What Does Dyscalculia Look Like in Children?

Study these age-specific symptoms of dyscalculia to better understand how this little-known condition may be affecting your child.

One way to improve math skills is to consider using a calculator to avoid basic calculations and focus on mastering concepts.
One way to improve math skills is to consider using a calculator to avoid basic calculations and focus on mastering concepts.

Identifying the symptoms of a learning disability and differentiating those from related conditions like ADHD is challenging even for professionals. This is especially true for dyscalculia — the not-widely-known learning disability dealing with math. Many children (not just those with dyscalculia) find math difficult and boring, and when ADHD is involved, focusing on formulas or completing long worksheets can feel downright impossible to many students.

But dyscalculia is much more than a dislike for math. It’s a difference in your child’s brain — most likely originating in the parietal lobe — that makes the logical and formulaic patterns necessary to learn math confusing and painful. By identifying the signs early — and getting your child the assistance he needs — you can help him compensate for his brain-based challenges and develop the skills necessary to be successful at math.

[Dyscalculia Symptom Test for Children]

Symptoms at Home

Your child’s math problems affect her life profoundly — even outside of school. Math is all around us every day, and math-related challenges will make it difficult for your child to play games, use money, or even plan her day. If you suspect a problem, begin looking for these subtle age-specific indicators of dyscalculia:


  • Struggles to learn to count
  • Has difficulty connecting numbers to concrete objects (brings you two blocks when you ask for five, for example)
  • Has trouble sorting objects by color, shape, or type
  • Doesn’t seem to understand the passage of time (complains that her sister has “been in the bathroom for hours” when it’s only been a few minutes)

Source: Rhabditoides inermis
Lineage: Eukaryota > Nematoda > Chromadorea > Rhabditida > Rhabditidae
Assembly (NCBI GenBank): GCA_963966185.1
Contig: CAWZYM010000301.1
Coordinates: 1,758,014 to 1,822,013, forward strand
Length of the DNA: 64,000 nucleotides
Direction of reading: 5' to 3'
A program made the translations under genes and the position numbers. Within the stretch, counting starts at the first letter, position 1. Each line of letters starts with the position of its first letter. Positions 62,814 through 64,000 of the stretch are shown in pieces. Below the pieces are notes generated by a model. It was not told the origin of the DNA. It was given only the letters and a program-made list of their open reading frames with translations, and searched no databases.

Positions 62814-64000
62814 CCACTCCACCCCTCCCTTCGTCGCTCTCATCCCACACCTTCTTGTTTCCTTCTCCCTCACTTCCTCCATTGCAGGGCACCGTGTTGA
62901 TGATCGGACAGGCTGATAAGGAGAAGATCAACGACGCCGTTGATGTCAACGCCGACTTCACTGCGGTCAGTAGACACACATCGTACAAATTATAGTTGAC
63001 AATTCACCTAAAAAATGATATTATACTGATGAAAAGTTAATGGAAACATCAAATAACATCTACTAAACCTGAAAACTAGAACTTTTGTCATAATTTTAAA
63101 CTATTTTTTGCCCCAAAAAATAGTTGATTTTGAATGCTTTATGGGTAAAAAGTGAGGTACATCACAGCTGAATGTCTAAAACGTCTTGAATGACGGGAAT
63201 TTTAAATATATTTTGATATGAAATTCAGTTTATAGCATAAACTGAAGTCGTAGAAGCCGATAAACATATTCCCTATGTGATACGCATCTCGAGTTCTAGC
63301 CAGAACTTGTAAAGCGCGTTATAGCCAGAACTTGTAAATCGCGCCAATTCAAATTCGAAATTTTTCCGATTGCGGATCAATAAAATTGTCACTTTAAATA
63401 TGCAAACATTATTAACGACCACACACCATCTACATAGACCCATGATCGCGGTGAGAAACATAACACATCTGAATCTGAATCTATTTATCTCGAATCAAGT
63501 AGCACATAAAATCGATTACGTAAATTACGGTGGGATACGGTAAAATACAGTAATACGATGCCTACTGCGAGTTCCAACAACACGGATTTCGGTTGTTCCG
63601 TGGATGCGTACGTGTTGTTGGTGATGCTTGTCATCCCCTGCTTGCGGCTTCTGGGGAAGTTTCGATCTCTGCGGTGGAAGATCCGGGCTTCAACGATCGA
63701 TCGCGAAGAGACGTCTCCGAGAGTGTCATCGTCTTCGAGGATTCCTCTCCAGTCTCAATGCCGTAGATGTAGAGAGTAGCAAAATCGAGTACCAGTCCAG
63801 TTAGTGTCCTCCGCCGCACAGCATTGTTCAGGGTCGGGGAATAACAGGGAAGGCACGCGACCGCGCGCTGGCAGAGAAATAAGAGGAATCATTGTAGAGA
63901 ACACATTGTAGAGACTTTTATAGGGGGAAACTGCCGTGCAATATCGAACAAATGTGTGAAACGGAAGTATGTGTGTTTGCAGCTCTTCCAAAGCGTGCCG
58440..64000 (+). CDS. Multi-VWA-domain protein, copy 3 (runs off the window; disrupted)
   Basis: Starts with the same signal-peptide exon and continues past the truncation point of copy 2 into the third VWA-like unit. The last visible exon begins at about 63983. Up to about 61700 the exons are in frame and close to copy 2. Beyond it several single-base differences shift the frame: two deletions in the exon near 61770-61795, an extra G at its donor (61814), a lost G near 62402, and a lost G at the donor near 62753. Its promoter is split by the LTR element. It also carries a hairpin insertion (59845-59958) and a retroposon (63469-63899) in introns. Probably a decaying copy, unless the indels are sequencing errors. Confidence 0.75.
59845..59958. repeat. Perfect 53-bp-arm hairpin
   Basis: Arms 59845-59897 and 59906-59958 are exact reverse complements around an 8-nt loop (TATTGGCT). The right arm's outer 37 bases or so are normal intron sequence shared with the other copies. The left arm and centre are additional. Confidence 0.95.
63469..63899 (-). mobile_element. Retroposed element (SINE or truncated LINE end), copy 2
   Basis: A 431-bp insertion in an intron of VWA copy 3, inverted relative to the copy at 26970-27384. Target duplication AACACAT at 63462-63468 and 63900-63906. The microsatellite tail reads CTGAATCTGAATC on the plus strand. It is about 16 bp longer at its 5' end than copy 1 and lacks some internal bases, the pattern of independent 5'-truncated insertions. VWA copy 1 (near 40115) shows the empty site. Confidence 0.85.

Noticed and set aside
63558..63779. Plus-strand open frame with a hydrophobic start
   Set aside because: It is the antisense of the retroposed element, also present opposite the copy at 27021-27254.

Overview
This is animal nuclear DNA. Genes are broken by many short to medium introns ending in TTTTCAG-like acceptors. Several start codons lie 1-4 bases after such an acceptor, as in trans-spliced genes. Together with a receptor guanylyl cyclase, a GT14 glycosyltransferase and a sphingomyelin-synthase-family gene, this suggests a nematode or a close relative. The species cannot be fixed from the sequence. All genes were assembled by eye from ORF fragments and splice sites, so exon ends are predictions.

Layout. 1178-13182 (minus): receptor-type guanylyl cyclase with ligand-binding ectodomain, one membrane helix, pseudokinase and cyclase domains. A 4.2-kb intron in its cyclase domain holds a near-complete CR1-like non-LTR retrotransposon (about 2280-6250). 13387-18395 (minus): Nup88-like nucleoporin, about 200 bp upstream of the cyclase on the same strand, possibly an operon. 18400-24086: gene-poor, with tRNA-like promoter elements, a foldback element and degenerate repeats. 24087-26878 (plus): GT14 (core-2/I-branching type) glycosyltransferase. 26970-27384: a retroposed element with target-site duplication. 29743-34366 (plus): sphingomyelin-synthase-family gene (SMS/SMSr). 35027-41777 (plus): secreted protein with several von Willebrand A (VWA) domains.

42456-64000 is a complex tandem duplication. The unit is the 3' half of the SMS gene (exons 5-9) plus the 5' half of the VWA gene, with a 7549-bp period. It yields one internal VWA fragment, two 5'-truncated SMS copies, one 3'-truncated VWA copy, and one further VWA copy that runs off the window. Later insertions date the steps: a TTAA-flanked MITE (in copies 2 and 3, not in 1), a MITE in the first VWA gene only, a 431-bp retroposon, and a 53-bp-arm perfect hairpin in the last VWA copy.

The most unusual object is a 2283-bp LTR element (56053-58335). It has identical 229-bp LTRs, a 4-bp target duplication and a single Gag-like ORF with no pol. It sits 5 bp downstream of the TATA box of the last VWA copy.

• Can’t remember your phone number or address

Elementary and Middle School

  • Resists playing math- or number-based games, like Crazy Eights or Candyland
  • Has difficulty linking numbers and symbols to amounts and directions
  • Has difficulty making sense of money (handing a cashier a fistful of bills rather than counting it out, for example)
  • Unable to tell time on an analog clock
  • May struggle with handwriting
  • Has difficulty immediately sorting out right from left
  • Hesitant to go new places without you; doesn’t seem interested in exploring unfamiliar locations

High School

  • Has trouble estimating how much something will cost or how long a trip will take
  • Can’t stick to a budget
  • Can’t remember friends’ phone numbers or addresses
  • Avoids answering math-related questions during day-to-day conversation
  • Drives too fast or too slow
  • Often misses important events or shows up late

[Treating the Symptoms of Dyscalculia]

Symptoms at School

Dyscalculia is not as well known as other learning disabilities like dyslexia, so even some school officials may not know its warning signs. If your child’s teacher reports that she isn’t “math-minded” or is struggling much more than her peers, ask him to look for these possible symptoms of dyscalculia at school:


  • Can’t memorize simple numbers, like 911
  • Frequently asks when lunchtime or recess is — even first thing in the morning — and seems confused by the answer
  • Has no concept of when the school day starts or ends
  • Has trouble forming equal teams or separating into groups

Elementary and Middle School

  • Far behind his peers in math: still trying to learn addition when everyone else has progressed to multiplication, for instance
  • Has trouble recalling simple math facts
  • Uses fingers to count out math solutions, long after peers have stopped using this method
  • Doesn’t understand the “vocabulary” of math; often can’t make sense of word problems
  • Has trouble recognizing patterns and sequencing numbers
  • Can’t make sense of bar graphs or pie charts
  • Doesn’t line up numbers correctly when adding or subtracting by hand

High School

  • Still relies on calculators for simple math functions like adding and subtracting
  • Remains significantly behind peers in math skills; still struggles to master basic concepts as other students move on to advanced courses
  • Seems anxious about changing classrooms multiple times during the day, or mixes up which classroom she’s supposed to be in
  • Frequently late for class

If you think your child is showing symptoms of dyscalculia, don’t hesitate — ask the school for a formal evaluation right away. No matter your child’s age, accommodations can be put in place that will help him make sense of math and be on a more level playing field with his peers.